Posted by: CM | February 7, 2006 4:42 PM

It broke my heart when I broke a Wacky Races car in 1972 because the packaging was wrapped around the axles too tightly.

I still have issues with packaging to this very day.

Posted by: Bigg Al | February 7, 2006 6:11 PM

I used to buy a new Discman about once a year and would often bloody my fingers opening the packaging and extracting the player. I recently bought an iPod and was pleased to find that it came in easy to open cardboard box and slip cover. The whole experience was night and day. I now find it hard to believe I purchased so many iterations of a product whose packaging actually injured me.

Posted by: Discman vs iPod | February 7, 2006 7:10 PM

The best tool I've found is the Amazing OpenX: http://www.myopenx.com/home.htm. It opens those hard plastic shells like it was cutting through butter.

Posted by: TheNash | February 7, 2006 9:58 PM

I love the panda peanut butter puff cereal from Trader Joes, so sue me. But that cellophane type of wrapping material .... argh! I suggest the use of scissors to open the cereal wrapping, or you will be heartbroken to see your tasty treat spilled all over the Betty Fredien waxed floors.

Posted by: Cereal Lover | February 8, 2006 9:25 AM

Get "paramedic scissors"; ask for them at your local drugstore or medical supply place. Thay're also referred to as "bandage scissors", and occasionally "Hospital scissors". They run a tiny bit over ten bucks. They are mass produced (every EMT in the country has a few pair) so unlike the "specialist" toy-openers you actually get what you pay for.

Like tin snips, they will cut through about anything, including a penny ig you have the hand strength. Unlike tin snips, they're affordable and designed for non-metalworkers to use. Plastic cutting is no problem at all for them. And if you ever need to cut stuff off of an injured person they can't be beat!

Posted by: Erik Hammarlund | February 8, 2006 2:27 PM

Hey, I wonder if the sales team from OpenX has any thoughts on this topic? And maybe a handy link to a Web site.

Posted by: Arlo | February 9, 2006 12:23 PM

With all the bad things written I just had to post this comment. I know its difficult to open many products especially toys. In fact I did a segment on NBC about that very subject. But there is one important thing to keep in mind: without a package you wouldn't have a product to open.

Posted by: JoAnn Hines Packaging Diva | February 9, 2006 1:13 PM

Regarding those plastic clamshells, it is the rise of the superstore (WalMart, Staples, Best Buy, Home Depot, etc.), with their miles of unattended, self-serve aisles, that has spurred the trend toward impenetrable packaging. Since electronic security strips are attached to packaging, popping products out of easy-open packages made it simple for shoplifters to stroll beeplessly out the front door. Solution? Make it frigging impossible to get the product out of the package. It's actually ingenious if you think about it--passing the savings AND the inconvenience on to the customer.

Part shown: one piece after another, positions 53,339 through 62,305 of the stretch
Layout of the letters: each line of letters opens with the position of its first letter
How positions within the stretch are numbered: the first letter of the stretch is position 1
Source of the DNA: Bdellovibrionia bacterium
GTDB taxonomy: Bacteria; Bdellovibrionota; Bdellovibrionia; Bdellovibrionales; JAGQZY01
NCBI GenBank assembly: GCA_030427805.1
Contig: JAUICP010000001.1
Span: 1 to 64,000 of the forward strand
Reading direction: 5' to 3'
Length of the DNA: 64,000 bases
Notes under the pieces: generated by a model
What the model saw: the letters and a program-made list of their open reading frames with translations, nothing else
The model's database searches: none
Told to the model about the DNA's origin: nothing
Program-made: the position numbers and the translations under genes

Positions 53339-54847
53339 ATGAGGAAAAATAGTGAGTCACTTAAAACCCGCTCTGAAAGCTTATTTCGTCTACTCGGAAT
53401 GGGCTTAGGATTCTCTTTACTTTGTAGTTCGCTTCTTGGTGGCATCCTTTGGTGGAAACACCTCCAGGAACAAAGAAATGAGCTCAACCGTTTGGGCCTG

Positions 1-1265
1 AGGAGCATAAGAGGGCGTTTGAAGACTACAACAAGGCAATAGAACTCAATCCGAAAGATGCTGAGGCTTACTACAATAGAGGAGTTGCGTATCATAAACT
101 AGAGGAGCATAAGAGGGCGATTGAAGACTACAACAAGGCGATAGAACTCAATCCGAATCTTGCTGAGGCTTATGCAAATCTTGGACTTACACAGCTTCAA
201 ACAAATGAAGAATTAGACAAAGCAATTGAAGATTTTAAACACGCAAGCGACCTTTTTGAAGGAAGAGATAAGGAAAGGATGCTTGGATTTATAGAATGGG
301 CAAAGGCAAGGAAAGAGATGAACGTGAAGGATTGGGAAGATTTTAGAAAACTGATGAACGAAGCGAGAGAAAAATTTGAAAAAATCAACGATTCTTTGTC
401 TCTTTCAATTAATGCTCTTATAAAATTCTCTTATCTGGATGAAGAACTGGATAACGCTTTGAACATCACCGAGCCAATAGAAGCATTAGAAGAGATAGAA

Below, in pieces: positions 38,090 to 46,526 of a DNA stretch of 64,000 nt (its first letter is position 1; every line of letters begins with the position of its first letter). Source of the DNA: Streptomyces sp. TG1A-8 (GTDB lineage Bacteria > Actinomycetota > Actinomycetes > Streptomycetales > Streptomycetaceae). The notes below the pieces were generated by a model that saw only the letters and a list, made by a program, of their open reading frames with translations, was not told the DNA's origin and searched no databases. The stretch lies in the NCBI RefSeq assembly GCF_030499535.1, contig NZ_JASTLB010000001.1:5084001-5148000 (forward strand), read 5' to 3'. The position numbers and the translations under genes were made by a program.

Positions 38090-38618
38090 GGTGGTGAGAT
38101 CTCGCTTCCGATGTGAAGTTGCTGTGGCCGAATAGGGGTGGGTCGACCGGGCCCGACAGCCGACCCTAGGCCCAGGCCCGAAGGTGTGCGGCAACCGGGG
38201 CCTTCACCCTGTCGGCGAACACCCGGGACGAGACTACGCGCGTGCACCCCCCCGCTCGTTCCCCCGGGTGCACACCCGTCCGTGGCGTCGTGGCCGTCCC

Posted by: knowledge hisself | February 10, 2006 7:29 PM

At Christmas I was the pleased recipient of an electronic gizmo, guaranteed to make life easier. The various parts were not only enclosed together in one large clamshell, but each of the individual elements was contained in addition mini-clamshells. While going through an increasing number of tools, first knives, razor blades, progressing finally to tinsnips, it occurred to me that one could in the process accidentally (or intentionally) cut one's wrists on the sharp plastic edges, then sue the company for millions, provided one could get to the local ER in time.

Posted by: Marilyn, Denver | February 24, 2006 11:45 AM

I bought the PYRANNA. Works great for all plastic packages. Very easily slides down the side and cuts the edge right off. I bought it from the website, www.pyranna.com. Best invention in ages for opening these packages and more. I use it to open all sorts of food bags as well, no more spillage.

Posted by: Rick | February 28, 2006 6:13 PM

A few weeks ago I ordered the Pyranna from their website www.pyranna.com

It works great...it's a quality tool that's well worth the $10.

I wish I had found out about it for Christmas. Would have made a great stocking stuffer. I'm not going to wait till next Christmas...I've already ordered one for my parents.

Posted by: chris | March 7, 2006 8:58 PM